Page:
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[ The PC Guide | Systems and Components Reference Guide | Hard Disk Drives | Hard Disk Interfaces and Configuration | Integrated Drive Electronics / AT Attachment (IDE/ATA) Interface | Unofficial IDE/ATA Standards and Marketing Programs ]

Ultra ATA/100

If you've already read my discussions of Ultra ATA/33 and Ultra ATA/66, you can probably guess what I am going to say on this page already. :^) Yes, Ultra ATA/100 is the marketing term for hard disks that use the new Ultra DMA mode 5, supporting interface transfers at 100 MB/s. This new Ultra DMA mode is the fastest available as of this writing in late 2000. It has not been codified in any formally approved and published ATA standard, but will be documented in the new ATA/ATAPI-6 standard that is currently under development.

Pretty much all new ATA drives are now sold using some variant of the "Ultra ATA/100" moniker. Note that for a few weeks in 2000, some IBM "Ultra ATA/100" Deskstar drives were advertised as the somewhat strange "Ultra ATA/66+". The story behind this is rather amusing. Earlier in that year, work was progressing on drafts for the new ATA/ATAPI-6 standard. The key feature of this new standard was Ultra DMA mode 5, allowing interface speeds of 100 MB/s. Even though all hard drive companies are now selling drives that operate at this speed (despite the fact that ATA/ATAPI-6 is still in development), there apparently was some sort of agreement in place that no drives would be marketed at the 100 MB/s speed before a particular date. Someone at IBM obviously jumped the gun, and specifications for IBM Ultra ATA/100 drives began showing up early on the Internet. Unsurprisingly, people started asking what exactly this was all about!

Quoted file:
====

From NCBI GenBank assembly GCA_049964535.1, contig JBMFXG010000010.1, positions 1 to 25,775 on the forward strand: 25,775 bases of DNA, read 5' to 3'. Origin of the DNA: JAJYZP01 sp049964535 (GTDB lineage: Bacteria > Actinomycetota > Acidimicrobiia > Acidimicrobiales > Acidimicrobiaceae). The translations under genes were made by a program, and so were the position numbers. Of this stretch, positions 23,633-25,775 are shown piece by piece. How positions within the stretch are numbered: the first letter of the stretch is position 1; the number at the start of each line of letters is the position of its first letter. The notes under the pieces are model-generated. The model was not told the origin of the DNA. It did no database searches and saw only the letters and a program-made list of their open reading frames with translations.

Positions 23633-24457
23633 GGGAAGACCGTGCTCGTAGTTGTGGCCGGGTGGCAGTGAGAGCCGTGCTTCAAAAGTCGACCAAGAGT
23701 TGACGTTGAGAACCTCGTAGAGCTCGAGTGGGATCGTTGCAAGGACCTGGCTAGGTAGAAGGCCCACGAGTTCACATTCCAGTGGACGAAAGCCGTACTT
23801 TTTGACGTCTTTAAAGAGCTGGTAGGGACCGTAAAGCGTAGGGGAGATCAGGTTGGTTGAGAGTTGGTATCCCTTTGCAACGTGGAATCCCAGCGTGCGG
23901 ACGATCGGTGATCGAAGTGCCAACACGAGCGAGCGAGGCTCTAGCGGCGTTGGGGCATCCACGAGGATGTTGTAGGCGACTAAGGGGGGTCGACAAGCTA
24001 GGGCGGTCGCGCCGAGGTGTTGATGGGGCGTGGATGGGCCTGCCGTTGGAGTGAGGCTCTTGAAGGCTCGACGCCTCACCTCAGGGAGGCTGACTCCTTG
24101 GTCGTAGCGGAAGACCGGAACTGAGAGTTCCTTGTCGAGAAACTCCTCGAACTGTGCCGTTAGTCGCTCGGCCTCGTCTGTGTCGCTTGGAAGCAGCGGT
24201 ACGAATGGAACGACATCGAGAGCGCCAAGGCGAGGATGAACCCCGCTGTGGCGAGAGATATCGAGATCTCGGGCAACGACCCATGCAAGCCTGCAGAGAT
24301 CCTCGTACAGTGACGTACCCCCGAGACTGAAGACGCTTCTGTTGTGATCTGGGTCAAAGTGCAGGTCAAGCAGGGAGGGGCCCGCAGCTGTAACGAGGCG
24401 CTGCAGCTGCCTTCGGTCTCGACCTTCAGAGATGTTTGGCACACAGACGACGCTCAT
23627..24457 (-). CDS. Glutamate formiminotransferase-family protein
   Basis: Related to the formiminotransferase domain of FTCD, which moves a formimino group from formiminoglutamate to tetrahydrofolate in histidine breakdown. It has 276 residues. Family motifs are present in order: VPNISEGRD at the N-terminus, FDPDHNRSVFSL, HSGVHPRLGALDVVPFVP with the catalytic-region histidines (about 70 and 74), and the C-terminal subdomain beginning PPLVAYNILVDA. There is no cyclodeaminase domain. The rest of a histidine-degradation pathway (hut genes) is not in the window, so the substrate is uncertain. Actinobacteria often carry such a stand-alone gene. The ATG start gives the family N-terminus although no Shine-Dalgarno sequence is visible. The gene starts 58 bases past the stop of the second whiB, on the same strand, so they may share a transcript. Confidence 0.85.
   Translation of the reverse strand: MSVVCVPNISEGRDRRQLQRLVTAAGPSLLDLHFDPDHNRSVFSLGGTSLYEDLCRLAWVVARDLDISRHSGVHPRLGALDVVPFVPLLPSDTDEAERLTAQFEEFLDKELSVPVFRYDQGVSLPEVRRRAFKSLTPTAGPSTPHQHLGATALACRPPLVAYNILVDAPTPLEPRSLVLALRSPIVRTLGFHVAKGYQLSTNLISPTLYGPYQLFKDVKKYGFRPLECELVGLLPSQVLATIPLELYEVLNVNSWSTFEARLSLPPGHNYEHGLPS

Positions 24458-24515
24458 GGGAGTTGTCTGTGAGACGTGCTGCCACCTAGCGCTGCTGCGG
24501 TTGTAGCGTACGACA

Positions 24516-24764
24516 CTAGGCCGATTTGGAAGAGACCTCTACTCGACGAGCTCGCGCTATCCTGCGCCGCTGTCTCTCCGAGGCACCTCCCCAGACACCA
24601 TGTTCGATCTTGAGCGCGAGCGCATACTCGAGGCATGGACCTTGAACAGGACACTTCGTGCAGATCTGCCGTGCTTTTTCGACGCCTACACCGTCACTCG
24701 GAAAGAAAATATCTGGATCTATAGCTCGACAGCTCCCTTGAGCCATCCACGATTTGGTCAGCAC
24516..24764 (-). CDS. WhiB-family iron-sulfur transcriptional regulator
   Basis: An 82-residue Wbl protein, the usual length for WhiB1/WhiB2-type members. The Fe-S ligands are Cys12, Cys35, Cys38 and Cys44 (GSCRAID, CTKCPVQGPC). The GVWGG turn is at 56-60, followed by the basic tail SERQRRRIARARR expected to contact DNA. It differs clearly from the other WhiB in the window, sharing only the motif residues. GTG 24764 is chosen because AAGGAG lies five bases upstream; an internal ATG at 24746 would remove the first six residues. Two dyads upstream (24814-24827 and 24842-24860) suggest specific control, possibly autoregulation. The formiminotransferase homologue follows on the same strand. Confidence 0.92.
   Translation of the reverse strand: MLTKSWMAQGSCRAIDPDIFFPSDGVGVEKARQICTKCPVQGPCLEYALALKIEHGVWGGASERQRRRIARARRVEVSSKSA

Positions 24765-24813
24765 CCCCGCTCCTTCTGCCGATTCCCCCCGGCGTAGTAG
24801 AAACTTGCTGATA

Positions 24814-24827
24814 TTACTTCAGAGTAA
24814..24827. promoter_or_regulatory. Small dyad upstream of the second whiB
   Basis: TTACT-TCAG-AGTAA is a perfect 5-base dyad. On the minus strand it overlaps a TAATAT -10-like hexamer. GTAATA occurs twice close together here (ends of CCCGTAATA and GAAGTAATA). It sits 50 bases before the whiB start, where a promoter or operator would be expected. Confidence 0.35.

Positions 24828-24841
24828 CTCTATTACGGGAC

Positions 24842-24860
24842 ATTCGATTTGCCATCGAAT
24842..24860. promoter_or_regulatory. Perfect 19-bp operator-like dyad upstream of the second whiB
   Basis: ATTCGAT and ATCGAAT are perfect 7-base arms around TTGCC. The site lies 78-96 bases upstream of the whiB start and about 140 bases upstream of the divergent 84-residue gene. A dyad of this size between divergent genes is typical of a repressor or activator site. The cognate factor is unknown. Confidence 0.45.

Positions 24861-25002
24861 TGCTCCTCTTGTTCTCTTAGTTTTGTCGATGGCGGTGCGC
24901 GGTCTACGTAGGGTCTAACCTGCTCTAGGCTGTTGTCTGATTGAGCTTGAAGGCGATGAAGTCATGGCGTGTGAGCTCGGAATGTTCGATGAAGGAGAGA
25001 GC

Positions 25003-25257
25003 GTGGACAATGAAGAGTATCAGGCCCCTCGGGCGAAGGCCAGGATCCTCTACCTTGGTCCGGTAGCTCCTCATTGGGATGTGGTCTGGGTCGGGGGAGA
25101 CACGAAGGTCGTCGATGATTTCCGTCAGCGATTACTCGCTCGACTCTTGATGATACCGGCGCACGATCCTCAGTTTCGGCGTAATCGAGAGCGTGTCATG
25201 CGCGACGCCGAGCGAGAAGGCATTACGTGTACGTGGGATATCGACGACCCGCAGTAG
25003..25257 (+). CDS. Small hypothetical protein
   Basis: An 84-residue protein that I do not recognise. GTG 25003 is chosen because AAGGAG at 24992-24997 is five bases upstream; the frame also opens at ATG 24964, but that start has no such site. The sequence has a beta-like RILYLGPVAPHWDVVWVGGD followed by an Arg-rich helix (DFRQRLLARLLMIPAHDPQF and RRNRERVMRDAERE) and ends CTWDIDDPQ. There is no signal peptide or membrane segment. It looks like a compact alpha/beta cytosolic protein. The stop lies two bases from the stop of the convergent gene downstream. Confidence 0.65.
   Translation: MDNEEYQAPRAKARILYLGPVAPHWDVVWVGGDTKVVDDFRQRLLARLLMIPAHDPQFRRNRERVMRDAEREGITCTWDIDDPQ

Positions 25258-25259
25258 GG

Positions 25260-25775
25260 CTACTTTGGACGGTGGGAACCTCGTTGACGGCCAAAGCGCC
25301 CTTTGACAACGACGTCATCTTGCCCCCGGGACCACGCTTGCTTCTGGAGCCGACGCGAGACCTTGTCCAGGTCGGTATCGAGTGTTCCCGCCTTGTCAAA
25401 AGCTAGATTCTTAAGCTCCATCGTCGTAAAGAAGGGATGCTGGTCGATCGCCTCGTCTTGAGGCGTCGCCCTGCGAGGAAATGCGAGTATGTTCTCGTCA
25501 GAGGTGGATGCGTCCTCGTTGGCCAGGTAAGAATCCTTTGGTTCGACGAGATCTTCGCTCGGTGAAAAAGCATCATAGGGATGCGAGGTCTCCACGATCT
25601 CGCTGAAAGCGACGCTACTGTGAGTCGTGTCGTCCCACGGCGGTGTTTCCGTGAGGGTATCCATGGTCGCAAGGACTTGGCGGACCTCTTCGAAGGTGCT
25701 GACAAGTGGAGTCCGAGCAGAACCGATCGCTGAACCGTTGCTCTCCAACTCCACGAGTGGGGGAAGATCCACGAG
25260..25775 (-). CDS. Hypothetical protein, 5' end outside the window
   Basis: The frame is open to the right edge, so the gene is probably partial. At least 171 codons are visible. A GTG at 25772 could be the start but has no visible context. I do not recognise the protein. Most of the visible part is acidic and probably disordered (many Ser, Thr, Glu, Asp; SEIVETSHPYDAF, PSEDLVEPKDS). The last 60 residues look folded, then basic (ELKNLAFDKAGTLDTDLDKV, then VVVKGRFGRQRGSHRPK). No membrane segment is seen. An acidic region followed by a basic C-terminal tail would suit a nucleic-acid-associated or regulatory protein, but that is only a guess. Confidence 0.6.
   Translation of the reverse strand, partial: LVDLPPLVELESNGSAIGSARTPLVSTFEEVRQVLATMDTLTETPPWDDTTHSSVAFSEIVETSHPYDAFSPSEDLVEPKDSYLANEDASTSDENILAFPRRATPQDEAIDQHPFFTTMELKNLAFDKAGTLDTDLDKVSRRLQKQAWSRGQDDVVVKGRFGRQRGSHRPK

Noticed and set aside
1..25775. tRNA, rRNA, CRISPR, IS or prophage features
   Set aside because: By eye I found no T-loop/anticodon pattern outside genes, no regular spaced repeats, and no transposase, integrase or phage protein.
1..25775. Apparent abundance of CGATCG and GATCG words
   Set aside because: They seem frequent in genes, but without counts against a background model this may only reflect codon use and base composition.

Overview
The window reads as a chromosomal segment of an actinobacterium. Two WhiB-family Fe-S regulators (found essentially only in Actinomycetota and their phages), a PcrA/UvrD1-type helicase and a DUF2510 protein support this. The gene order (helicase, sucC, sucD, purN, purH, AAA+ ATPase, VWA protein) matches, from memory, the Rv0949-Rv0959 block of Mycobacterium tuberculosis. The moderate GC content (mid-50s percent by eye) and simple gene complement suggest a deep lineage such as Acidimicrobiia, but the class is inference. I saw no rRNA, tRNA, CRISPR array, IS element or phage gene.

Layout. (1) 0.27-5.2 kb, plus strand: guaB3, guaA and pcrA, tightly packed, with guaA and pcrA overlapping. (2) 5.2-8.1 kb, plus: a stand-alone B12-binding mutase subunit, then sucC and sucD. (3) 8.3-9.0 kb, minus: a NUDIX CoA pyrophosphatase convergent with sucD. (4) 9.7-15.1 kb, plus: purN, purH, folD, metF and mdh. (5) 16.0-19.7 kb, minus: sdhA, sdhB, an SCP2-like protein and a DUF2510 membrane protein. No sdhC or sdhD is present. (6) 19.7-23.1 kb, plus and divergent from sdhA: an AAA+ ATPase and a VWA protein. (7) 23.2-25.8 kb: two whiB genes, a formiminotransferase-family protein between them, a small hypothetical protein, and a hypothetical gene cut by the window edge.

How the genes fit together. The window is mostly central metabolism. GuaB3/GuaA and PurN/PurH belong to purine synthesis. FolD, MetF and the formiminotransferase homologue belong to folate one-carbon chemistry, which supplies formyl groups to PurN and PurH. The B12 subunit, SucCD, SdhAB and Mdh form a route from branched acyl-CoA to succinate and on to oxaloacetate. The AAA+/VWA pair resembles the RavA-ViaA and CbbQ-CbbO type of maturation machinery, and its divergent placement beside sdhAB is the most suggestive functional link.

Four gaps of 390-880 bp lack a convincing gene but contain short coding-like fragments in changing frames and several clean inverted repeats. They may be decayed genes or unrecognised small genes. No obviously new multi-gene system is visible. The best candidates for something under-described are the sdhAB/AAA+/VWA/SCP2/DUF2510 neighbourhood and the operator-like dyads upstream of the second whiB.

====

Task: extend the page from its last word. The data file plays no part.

So IBM apparently had to stop selling the drives as "Ultra ATA/100". They still wanted to send everyone the message, however, that these drives would be compatible with the new higher-speed transfer mode. So some marketing genius decided to label the drives as "Ultra ATA/66+". :^) I often praise IBM in my hard disk materials for their industry leadership role, but this was a really silly move in my opinion. Since of course nobody knew what on earth "Ultra ATA/66+" was supposed to mean, this led to even more confusion than the too-early use of "Ultra ATA/100" did. Fortunately, a couple of months later the magic date (whatever it was) passed and the "Ultra ATA/66+" nonsense went away, replaced with "Ultra ATA/100" again. You can still find mention of "66+" around, if you do some searching for that term on the web.

Next: Plug and Play ATA


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